Driving Tips for travellers visiting the UK
If you’re planning to get in the driving seat of a car in the UK then make sure you are aware of the systems and laws in place to ensure you have a safe and sound journey on the road. First of all, you will notice that in the UK, cars drive on the a left hand side, similar to Australia, India, Japan and the US Virgin Islands.
Right hand side drive
Take it slow and don’t rush to spin around the centre of town specially if you are used to the right hand side drive, because you might not get very far. Also try renting an automatic car to help you adjust to the new settings, although these can be priced higher than stick-operated vehicles. Make sure you check that you have a valid driving licence that covers the type of vehicle that you are driving and an appropriate insurance with valid road tax. Also make sure you don’t drive while using your mobile phone as this is against the law.
Next point to keep in mind is the metrics. Road distances are shown in miles or yards (MPH) and so are the UK Speed Limits. When filling petrol (gas) note that prices are listed in litres, and it takes about five litres to fill one British gallon so consider the distance you have to travel and whether it might just be cheaper taking another mode of transport like a coach or train.
Parking your car shouldn't be too difficult if you read the signs. Most parking lots operate on a “Pay and Display” method where you pay for the duration you need to park at a nearby parking machine and place the ticket on the dashboard clearly visible to the parking warden. Besides the obvious “No Parking” signs you should also be aware of the yellow lines painted on the street. Double yellow lines = No parking ever ; Single yellow lines = Parking generally NOT allowed except during un-restricted hours only, usually after 6pm, check the sign ; Dashed yellow lines = parking allowed, but still check the signs for any time restrictions and still may need to 'pay & display.' ; No lines at all = you can park for free.
It is also advisable to always look out for speed limit signage. On motorways, the speed limit is usually 70mph, but on country roads it slows down to 40 or 50mph. And once you enter a village, the speed limit is never more than 30mph -- slower limits are posted. Watching your speed can help you avoid unnecessary tickets from Speed Cameras that are almost everywhere and take a picture or your car and plate while speeding. If you need to overtake or pass a car, keep in mind that you are only allowed to overtake on the right or the ‘fast’ lane. The "slow" lane is the outside (or in this case, the far left) lane. This is also the lane where you'll need to make your exits. Exits are very clearly marked and you'll have plenty of warning before your exit approaches.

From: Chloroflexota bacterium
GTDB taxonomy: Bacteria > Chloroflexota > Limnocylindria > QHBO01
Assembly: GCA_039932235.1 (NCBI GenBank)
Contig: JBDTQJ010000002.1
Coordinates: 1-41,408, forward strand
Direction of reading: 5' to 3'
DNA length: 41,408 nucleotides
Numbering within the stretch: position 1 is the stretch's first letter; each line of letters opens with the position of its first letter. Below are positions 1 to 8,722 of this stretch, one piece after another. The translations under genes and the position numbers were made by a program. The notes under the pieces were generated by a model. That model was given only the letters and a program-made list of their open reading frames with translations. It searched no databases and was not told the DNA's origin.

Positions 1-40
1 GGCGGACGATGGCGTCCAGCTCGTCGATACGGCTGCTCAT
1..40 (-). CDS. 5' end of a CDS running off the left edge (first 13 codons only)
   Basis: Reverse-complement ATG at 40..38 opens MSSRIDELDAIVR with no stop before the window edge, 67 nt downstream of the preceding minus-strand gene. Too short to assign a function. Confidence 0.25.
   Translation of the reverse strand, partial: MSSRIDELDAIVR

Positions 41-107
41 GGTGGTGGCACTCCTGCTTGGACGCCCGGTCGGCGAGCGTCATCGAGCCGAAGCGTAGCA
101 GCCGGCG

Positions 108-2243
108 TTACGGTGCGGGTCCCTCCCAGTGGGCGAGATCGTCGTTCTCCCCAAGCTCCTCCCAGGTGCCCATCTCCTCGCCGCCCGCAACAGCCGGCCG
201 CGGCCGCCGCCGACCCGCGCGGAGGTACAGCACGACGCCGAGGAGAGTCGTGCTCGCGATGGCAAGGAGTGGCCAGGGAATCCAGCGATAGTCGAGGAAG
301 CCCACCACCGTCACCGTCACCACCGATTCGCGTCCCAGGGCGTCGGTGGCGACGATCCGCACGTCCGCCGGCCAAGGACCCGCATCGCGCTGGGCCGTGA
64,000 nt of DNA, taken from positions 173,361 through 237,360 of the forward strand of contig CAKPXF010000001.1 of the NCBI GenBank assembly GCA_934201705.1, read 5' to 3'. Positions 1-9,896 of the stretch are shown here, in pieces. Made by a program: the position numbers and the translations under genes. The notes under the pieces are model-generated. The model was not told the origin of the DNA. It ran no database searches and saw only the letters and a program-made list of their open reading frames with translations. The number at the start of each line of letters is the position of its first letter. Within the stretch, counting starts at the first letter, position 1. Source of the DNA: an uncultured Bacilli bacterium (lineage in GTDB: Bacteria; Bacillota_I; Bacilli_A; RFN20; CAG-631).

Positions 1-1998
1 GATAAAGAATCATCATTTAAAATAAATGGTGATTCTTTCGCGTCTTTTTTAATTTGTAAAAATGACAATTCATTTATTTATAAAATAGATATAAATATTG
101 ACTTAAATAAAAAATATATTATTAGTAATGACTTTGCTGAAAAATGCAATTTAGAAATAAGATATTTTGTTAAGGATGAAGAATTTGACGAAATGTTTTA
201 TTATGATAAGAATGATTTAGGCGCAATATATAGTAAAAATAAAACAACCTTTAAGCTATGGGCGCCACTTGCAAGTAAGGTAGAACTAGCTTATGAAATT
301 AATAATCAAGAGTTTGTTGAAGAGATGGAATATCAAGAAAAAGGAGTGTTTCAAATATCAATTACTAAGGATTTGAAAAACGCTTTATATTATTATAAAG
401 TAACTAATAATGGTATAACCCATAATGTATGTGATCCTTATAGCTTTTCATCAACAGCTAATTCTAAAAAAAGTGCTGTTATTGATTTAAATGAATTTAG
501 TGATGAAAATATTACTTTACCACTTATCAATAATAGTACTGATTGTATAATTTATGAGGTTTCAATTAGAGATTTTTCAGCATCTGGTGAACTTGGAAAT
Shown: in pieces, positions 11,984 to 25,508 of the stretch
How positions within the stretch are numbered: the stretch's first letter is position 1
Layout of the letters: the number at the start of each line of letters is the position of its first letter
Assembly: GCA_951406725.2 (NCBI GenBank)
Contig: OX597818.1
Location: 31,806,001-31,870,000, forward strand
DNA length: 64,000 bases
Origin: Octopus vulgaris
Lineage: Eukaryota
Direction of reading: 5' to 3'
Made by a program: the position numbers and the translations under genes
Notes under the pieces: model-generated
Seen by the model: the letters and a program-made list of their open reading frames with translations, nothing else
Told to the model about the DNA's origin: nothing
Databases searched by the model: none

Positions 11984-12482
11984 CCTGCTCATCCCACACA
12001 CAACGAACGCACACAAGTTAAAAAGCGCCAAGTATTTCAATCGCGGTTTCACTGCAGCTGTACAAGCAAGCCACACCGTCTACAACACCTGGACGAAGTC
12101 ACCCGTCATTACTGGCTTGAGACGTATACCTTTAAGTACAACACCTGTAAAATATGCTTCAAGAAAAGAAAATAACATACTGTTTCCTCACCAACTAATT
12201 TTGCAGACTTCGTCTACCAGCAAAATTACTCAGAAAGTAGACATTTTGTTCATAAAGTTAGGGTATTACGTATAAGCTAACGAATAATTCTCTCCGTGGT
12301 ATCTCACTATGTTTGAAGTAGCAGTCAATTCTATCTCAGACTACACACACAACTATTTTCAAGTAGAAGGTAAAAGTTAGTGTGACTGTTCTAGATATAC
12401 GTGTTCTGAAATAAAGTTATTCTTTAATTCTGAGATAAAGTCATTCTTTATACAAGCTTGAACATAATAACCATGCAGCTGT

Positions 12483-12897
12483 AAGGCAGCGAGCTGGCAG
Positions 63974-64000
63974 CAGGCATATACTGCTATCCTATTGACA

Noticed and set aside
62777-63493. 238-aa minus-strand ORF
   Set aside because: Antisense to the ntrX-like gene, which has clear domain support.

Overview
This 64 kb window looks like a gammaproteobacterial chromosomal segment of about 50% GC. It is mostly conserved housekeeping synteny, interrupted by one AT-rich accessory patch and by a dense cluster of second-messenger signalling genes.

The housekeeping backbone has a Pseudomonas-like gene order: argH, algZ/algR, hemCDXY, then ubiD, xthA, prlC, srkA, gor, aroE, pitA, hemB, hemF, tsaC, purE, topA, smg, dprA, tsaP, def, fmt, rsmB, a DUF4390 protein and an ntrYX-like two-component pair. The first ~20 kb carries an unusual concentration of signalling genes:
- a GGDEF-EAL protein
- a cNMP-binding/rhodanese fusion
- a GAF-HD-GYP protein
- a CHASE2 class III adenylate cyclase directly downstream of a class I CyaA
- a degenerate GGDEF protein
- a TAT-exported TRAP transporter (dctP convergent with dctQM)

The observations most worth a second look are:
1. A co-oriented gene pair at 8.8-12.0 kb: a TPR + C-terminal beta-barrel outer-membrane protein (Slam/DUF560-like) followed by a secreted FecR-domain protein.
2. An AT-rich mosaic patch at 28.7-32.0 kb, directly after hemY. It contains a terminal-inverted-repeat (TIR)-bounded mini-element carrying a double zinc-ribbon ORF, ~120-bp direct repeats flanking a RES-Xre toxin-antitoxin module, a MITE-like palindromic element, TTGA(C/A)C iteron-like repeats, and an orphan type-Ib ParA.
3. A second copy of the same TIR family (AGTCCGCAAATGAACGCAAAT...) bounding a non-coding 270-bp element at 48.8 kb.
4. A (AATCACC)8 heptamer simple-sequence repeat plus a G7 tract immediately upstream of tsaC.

Roundabouts are another UK road phenomenon that can sometimes be tricky for foreign visitors. A roundabout is a circular junction where all drivers give way to traffic on their right. All you need to keep in mind to slow down when coming to one and 'give way' to traffic already on the roundabout and If there's a car already on the circle, they have the right of way. Generally British drivers don’t yield, they ‘Give Way’ to traffic already on the road and acknowledge the courtesy of another driver letting you pass by a wave of thanks.
And finally the Congestion Charge. This is a charge imposed by the Transport of London body on most vehicles travelling into Central London on weekdays. The daily charge is £10/day and must be paid for in advance or before midnight that day in order to avoid a penalty. With superb public transport links in and around Central London, it is wise to avoid using a car unless you really need to, and use buses and taxis or underground trains.
With these basics, you should be able to get yourself on the go in no time. There is so much to see and explore in the UK from bustling city town centres, splendid country landscapes, quaint villages and charming English towns and a good road trip around England will surely be an enjoyable and unforgettable lifetime experience.
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